The phenomenon of "big" in recent years has led to thinking about research methods based on data that preceded digitization.
Historical interest in data techniques has been mobilized to argue that scientific hypothesis formation is self-similar given the vast amount of data available, and the purely inductive nature of scientific and technological research with scientific big data has also been criticized.
Through their criticism, the role of theory in the production and processing of data is emphasized. Thus, thinking about "big" generates contours, analysis as an exploratory procedure today and makes itself and how it is processed.
However, updating the historical context for this concept and its application is still in its infancy.
Among them, ∞ is not a new category in the history of science. After Kuhn, they played a central role in the reorientation of theory into practice.
Bruno Rathol and Hans-Jörg Reinberg, 2017, have demonstrated in their experimental laboratory studies how data is structured and generated.
Latore describes how individual empirical data can be made simpler, more compact, and more intuitively "invariant" by repeatedly and quickly compressing them; compressing facts, and then linking those facts with other data to reveal the structure and visualize it. In the practice of the humanities, scientific observation, or the history of quantification, data is the focus of indirect attention.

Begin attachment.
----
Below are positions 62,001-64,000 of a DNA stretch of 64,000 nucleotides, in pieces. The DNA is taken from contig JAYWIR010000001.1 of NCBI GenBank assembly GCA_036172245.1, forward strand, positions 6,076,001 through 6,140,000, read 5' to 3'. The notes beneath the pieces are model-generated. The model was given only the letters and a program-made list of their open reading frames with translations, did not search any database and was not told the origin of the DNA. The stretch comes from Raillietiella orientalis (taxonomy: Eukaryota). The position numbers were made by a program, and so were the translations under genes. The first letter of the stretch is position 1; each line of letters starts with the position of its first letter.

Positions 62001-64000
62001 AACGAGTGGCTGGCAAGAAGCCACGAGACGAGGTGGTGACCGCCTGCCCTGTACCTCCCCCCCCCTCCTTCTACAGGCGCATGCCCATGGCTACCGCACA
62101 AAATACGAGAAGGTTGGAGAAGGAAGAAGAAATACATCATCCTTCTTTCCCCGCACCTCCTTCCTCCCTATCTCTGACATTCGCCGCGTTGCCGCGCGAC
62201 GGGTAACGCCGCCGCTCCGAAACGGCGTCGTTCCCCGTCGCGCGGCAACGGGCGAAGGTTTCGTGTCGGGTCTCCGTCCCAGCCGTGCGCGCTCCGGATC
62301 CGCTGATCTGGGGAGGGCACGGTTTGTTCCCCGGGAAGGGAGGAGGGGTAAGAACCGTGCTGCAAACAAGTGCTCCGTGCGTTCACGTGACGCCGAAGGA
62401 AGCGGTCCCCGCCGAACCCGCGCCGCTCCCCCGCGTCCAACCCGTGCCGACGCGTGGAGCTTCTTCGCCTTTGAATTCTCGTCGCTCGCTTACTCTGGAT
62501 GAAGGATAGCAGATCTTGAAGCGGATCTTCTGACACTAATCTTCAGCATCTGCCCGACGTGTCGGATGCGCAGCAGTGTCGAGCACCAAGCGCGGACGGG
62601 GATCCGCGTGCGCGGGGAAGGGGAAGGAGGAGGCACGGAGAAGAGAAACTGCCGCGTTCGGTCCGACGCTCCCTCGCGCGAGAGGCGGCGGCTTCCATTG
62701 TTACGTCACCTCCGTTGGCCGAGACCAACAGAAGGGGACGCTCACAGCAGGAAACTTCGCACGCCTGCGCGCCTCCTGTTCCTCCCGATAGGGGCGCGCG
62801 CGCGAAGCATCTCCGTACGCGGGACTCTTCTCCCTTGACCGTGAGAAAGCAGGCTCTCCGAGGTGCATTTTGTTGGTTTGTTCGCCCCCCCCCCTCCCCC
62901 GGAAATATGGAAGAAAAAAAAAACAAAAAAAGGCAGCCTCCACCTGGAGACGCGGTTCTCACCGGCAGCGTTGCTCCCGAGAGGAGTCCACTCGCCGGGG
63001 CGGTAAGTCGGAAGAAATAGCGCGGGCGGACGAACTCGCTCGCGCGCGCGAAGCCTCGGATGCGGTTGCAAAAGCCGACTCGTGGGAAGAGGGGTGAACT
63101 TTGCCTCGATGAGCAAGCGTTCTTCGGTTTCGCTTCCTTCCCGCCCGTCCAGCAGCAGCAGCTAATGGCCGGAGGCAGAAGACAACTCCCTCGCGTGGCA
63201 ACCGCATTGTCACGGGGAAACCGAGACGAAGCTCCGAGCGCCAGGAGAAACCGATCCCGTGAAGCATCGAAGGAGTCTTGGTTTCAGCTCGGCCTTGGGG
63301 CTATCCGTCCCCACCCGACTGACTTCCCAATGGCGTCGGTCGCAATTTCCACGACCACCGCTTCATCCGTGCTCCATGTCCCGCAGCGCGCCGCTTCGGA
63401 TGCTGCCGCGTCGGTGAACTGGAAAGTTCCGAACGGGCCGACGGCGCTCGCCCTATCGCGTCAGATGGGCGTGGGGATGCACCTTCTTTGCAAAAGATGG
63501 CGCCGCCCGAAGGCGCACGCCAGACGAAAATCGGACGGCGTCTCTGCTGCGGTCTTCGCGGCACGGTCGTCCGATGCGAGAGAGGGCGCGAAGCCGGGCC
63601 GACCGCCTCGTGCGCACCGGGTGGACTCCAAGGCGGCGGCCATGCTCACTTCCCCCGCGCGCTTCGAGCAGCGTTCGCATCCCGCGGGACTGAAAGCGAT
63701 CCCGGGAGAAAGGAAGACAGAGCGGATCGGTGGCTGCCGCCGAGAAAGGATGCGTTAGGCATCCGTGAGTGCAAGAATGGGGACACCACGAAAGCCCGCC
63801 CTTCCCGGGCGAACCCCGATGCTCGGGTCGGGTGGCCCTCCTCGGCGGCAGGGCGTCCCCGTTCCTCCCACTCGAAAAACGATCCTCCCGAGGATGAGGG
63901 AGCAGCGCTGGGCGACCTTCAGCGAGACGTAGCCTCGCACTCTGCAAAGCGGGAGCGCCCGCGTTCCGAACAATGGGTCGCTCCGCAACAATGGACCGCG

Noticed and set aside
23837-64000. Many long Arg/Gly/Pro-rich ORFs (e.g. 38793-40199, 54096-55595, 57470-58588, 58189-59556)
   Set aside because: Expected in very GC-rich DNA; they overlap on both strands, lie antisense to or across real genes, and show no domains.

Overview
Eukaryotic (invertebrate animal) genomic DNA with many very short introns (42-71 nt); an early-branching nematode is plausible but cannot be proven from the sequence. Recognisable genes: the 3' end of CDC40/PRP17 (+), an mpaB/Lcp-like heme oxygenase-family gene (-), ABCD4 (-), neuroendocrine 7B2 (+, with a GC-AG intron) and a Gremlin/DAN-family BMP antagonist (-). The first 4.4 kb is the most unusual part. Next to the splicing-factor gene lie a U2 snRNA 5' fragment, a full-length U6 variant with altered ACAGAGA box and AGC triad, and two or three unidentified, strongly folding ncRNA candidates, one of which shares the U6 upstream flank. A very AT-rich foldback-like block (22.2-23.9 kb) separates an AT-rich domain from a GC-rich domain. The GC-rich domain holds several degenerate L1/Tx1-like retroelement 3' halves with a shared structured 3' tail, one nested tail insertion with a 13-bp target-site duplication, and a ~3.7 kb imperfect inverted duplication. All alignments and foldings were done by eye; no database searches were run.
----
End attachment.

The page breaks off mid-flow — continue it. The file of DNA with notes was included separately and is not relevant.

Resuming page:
These questions concern what to do with the vast amount of information from the early modern era, whether it be in the form of many books and texts, endless observations of natural history, or a bureaucratic avalanche of tables and drawings.
On the basis of these works, I directly and explicitly place the word "∞" below in the spotlight as a semantic and historical category.
I will trace the meanings and usage of this word from the end of the 18th century and especially from the 19th century.
At the same time, I wonder what methods, techniques and practices accompany its use.
Historizing the concept and its analysis of the relevant material cultures shows that research based on data has not yet been carried out by genealogical research.
Not computer scientists of the 20th and 21st centuries, but representatives of various sciences in the 19th century, who used the potential of the word and its methods in a new way, thus opening the age of digital information, the history of which is described by the era of the quantitative or probabilistic revolution by Ian Hacking , Theodore Porter, Alain Derosiera, Lorraine Duston and others